Jake Tapper: What is the most important thing to do to help?
Gov. Rick Scott: I think the most important thing to do is pray.
I saw this on TV the morning we all woke up to news of yet another hell on Earth, this time at a gay club called Pulse in Orlando, Florida.
And I felt—frustrated. And angry. And heartbroken with the knowledge that even though 49 of our LGBT brothers and sisters had died in a sickening crime of hate and terrorism, there was more than a good chance that nothing at all would change.
I have nothing against “thoughts and prayers.” I have nothing against taking time to absorb the immensity of the tragedy and mourn the dead.
What I object to is the hypocrisy in accusing people who call for action as somehow disrespecting the dead. The real hypocrisy, in my opinion, is to call for a “moment of silence,” – and then to stretch that moment of silence into another, and another, and another-- until that’s all there is.
I am all for prayer. But not if that’s all we have to give.
Because, let’s see:
We prayed after Sandy Hook, where 20 first graders and six adults were massacred in their school.
Then did nothing.
Let me repeat. 20 little children were murdered. And Congress did nothing.
We prayed after San Bernardino, where 14 county employees celebrating a holiday were gunned down.
Then did nothing.
We prayed after a man intent on murder went on a killing spree in an Aurora, Colorado movie theater.
Then did nothing.
We pray after every mass-murdering rampage. And then do nothing.
So apologies to those who think I am politicizing the deaths of 49 innocent people, but I submit to you that the there is no better time to call for action than after yet another bloodbath.
So—pray. And after you pray, how about:
*Banning the AR-15 and similar semi-automatic assault rifles (Sig Sauer MCX) used in Orlando, Sandy Hook, Aurora and San Bernardino. It’s a weapon that was made for war, but modified slightly so gun manufacturers could sell it to civilians. It’s made for one thing only—to kill people. A lot of people. Very fast. And it has become the weapon of choice for mass shooters.
*How about preventing people on the terror watch list from buying guns? Republicans voted that down just a few weeks ago, after the San Bernardino tragedy. Why? Does it make sense to you that a person deemed potentially too lethal to fly can go to a gun store or a gun show and purchase a weapon?
*How about allocating money for researchers to track and study gun violence in America so we can figure out better ways to address it?
Funding for research dried up in the 1990s, when Congress passed the Dickey amendment restricting the Centers for Disease Control from studying gun violence and its effects on public health.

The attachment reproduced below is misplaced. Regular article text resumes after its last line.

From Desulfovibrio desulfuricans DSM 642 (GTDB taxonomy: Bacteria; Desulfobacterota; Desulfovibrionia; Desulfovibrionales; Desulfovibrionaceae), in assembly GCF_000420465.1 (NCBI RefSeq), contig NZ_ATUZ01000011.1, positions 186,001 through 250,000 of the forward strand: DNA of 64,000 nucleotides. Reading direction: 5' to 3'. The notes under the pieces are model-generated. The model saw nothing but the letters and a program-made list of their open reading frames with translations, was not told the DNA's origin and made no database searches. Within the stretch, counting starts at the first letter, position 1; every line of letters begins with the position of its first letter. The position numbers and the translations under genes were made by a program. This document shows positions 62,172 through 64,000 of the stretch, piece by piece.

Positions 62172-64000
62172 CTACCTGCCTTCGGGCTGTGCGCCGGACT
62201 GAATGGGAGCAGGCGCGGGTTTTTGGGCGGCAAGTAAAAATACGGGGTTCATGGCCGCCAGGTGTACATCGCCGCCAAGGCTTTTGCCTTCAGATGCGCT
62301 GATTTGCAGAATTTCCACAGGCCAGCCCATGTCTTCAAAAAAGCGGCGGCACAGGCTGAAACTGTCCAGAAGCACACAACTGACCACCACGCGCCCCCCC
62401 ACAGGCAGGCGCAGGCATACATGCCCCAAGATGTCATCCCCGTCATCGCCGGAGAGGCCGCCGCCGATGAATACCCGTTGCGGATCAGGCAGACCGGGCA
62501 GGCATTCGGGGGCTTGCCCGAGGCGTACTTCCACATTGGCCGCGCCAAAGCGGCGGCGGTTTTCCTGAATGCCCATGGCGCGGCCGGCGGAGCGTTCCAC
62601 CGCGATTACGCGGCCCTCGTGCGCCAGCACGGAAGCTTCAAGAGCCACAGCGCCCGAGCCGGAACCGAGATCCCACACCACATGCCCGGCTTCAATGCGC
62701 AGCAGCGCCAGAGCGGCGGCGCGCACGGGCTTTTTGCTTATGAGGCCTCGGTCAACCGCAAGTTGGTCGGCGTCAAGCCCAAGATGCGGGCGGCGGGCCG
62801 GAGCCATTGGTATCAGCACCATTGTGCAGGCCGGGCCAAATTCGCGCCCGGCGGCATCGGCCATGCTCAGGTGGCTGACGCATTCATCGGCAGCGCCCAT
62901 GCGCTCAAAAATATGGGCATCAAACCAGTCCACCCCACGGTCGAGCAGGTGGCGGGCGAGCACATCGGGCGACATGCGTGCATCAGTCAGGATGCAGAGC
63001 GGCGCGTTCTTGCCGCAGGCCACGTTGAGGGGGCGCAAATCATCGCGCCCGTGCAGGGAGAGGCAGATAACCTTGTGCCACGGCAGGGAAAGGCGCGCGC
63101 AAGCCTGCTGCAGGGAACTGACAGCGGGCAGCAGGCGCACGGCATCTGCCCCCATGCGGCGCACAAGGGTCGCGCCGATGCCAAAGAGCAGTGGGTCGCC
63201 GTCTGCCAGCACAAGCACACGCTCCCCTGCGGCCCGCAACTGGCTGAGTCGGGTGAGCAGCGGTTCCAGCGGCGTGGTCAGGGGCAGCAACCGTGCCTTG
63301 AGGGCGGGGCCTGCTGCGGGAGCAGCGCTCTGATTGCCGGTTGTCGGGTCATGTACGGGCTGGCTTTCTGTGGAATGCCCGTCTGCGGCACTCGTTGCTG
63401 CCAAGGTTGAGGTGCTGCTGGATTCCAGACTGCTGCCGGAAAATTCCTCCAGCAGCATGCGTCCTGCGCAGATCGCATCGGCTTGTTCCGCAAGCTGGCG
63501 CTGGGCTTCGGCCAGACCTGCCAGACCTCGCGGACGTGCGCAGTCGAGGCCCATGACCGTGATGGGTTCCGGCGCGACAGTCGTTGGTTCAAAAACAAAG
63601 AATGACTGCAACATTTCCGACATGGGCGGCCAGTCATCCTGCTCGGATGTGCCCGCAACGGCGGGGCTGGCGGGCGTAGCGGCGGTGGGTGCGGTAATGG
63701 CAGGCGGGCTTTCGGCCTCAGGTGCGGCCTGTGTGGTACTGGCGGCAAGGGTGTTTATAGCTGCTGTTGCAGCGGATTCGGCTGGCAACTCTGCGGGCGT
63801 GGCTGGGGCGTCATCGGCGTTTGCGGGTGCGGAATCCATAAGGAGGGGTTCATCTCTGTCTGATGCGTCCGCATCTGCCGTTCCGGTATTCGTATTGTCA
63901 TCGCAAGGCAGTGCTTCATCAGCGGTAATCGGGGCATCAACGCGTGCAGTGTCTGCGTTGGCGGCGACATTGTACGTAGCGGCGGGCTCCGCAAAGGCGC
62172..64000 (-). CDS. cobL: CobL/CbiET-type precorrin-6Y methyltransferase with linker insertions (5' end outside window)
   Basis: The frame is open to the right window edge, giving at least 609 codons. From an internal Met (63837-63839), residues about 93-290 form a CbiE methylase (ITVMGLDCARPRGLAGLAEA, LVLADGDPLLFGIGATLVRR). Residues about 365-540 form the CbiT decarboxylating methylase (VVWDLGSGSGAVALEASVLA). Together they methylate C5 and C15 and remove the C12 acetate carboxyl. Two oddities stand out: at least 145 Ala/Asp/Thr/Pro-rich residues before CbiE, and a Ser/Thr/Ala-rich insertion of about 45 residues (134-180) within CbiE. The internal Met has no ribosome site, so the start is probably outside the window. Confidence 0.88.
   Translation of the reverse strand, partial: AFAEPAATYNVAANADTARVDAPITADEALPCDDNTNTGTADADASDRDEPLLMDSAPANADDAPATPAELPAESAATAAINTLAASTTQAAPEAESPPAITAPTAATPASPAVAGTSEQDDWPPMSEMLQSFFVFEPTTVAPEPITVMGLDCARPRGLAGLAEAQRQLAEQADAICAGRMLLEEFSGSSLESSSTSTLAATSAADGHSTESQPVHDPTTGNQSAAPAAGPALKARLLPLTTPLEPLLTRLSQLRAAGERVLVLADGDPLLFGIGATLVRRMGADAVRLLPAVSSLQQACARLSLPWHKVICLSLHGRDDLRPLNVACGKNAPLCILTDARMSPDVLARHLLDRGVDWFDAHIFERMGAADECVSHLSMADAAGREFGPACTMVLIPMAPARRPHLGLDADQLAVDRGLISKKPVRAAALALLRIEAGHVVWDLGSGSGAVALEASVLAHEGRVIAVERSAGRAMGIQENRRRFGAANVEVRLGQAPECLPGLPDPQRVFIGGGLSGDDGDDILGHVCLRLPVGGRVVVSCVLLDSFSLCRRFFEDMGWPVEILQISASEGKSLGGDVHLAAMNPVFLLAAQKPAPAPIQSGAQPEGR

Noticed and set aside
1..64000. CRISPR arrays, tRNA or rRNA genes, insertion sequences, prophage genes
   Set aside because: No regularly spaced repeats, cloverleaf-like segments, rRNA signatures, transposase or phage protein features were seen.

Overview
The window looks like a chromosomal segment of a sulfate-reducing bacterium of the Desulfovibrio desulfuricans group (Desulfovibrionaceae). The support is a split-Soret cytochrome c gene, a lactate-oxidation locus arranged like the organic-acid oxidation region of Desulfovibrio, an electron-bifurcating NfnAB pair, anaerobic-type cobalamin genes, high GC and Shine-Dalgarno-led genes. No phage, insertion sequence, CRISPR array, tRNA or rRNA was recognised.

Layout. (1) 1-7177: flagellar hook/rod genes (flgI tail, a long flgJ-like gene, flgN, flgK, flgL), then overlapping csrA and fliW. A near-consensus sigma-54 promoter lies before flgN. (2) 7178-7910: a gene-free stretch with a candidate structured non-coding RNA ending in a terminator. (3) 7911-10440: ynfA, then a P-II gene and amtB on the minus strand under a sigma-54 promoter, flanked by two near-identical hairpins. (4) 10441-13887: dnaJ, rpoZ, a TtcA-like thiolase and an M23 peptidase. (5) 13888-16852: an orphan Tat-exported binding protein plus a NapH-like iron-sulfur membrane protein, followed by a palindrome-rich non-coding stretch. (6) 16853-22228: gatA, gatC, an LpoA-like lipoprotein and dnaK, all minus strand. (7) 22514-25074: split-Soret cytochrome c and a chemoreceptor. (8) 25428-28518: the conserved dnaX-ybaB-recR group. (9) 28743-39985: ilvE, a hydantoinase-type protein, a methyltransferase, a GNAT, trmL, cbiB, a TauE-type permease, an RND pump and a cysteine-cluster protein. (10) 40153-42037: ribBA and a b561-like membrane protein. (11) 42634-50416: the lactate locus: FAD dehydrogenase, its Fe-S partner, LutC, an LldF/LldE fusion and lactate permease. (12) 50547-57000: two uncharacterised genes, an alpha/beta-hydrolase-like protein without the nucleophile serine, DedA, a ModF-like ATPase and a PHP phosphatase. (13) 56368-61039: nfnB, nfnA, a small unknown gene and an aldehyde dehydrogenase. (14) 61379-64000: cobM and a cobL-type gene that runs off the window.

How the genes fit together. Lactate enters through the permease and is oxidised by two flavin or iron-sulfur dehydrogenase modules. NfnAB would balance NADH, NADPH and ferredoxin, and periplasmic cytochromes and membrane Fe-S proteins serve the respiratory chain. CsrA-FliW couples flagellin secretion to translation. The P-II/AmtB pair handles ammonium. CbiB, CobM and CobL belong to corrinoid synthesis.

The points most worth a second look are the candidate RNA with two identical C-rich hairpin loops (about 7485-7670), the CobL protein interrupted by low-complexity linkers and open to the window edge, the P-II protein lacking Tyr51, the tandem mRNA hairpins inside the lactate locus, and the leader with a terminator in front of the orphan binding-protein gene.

President Obama overturned that amendment via executive order two years ago, but Republicans in Congress have continued to block funding.
Here’s an interesting fact—the man whose name is on the amendment now regrets it. Former Congressman Jay Dickey of Arkansas said his intent was to prevent the government from using federal dollars to advocate for gun control. He never intended for all gun research to stop, but that’s what happened.
In an interview last year on National Public Radio, Dickey acknowledged the lack of information has prevented the nation from crafting sound gun safety policy. He used highway safety research as an example of federal research dollars saving lives.
“And the thing that really brought this to my mind,” said Dickey, “was watching as the little barricades were set up between the interstate to stop head-on collisions. The highway industry spent money in their scientific research to figure out what could be done, assuming that they were going to allow cars to continue to be on our highways. Enormous reduction of head-on collisions has been caused just by that little 2-and-a-half, 3-foot fence. We could do the same in the gun industry.”
He went on to say he hoped his former GOP colleagues and the NRA would change their minds on gun research.
“I think the status quo is not acceptable. I think the NRA needs to be approached on that and said, do you want it to stay like it is? And I don't think they really do, but they think that they're in quicksand, and they don't know how to move.”
So pray. Or pay your respects in whatever manner you choose.
But then do something else.
Break the NRA's stranglehold on our lawmakers. It’s what the majority of Americans want.
It’s what we need.